'Iconic' bongs destroyed by University of Otago proctor

A university proctor has reportedly walked into a Dunedin flat and taken the tenants' "iconic" bongs away to be destroyed. 

University of Otago student magazine Critic reports proctor Dave Scott entered the flat about three weeks ago when he saw the bongs, worth $400 according to the tenants, sitting on a table.

The only tenant home at the time in the Leith St North flat was upstairs asleep. Mr Scott was distributing pamphlets around the neighbourhood warning of the dangers of initiation ceremonies.

"He'd come around to the back of the house and through the back door seen them sitting on a table, and had let himself in and taken them," Critic editor Joel MacManus told Newshub on Monday.

"They had these $400 really nice waterpipes, and they were all gone."

"We thought someone had stolen them, but then we thought that if anyone had done it around Castle/Leith someone would recognise our pipes as they are well-known," one flatmate told the student magazine.

They found out what had happened the next day when Mr Scott, a former police officer, came around to tell them.

"He told the flatties, 'I'll give you a warning - I won't go to the police as long as you clean the yard up a bit,'" said Mr MacManus.

"The flatmates said they cleaned the yard and hoped they'd get the pipes back, but they never did. They've been destroyed now."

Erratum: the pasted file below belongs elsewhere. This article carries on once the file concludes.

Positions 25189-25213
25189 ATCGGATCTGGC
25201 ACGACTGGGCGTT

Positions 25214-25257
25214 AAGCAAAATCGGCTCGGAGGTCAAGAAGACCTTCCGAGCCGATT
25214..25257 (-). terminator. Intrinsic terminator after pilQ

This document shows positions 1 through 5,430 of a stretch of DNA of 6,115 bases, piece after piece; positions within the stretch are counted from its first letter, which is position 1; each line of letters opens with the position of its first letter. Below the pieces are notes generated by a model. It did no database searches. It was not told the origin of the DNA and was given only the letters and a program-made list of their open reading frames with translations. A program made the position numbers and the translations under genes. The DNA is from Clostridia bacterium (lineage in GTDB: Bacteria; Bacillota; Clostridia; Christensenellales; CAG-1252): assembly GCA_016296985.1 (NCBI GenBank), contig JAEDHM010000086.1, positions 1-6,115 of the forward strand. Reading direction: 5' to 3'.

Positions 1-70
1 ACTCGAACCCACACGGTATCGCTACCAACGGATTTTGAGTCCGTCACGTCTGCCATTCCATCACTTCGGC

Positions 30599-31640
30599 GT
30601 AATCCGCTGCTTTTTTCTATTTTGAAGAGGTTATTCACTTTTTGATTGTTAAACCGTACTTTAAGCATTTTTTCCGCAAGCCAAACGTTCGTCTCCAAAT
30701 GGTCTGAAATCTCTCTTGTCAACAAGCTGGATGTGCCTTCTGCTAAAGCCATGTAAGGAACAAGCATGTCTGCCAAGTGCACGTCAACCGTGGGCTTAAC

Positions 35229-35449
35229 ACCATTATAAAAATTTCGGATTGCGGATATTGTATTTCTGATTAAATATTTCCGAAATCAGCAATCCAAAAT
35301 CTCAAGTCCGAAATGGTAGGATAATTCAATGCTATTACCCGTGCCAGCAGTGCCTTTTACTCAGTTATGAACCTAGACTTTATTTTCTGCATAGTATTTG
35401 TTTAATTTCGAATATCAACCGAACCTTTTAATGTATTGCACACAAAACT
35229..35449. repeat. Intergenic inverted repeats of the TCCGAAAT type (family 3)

Bongs come in different shapes and sizes. Photo credit: Getty

It's not illegal to own a waterpipe, also known as a bong, but it remains illegal to smoke marijuana. A university spokeswoman told Critic the bongs had definitely been used to smoke marijuana, and that Mr Scott was "comfortable" with his actions.

"I'm not a lawyer, but that sounds to me like it's essentially trespassing if no one lets you in," said Mr MacManus. "If we set this precedent that university staff and security staff then have the ability to just walk into any flat... it will eliminate a fair amount of property rights, won't it?"

The flatmates didn't go to the police, afraid they'd get into trouble themselves. Mr MacManus says they don't have to now because the Whakamama Cannabis Museum has offered to replace the pricey paraphernalia.

Museum owner Abe Gray told Critic Mr Scott should have called the police if he was so concerned, rather than taking "vigilante" action.

"You know what the police would have said if the proctor had called them and said there was a tobacco water pipe that may have been used to smoke cannabis in a student flat? They would have said 'f**k off'."

Newshub has contacted the University of Otago for comment.


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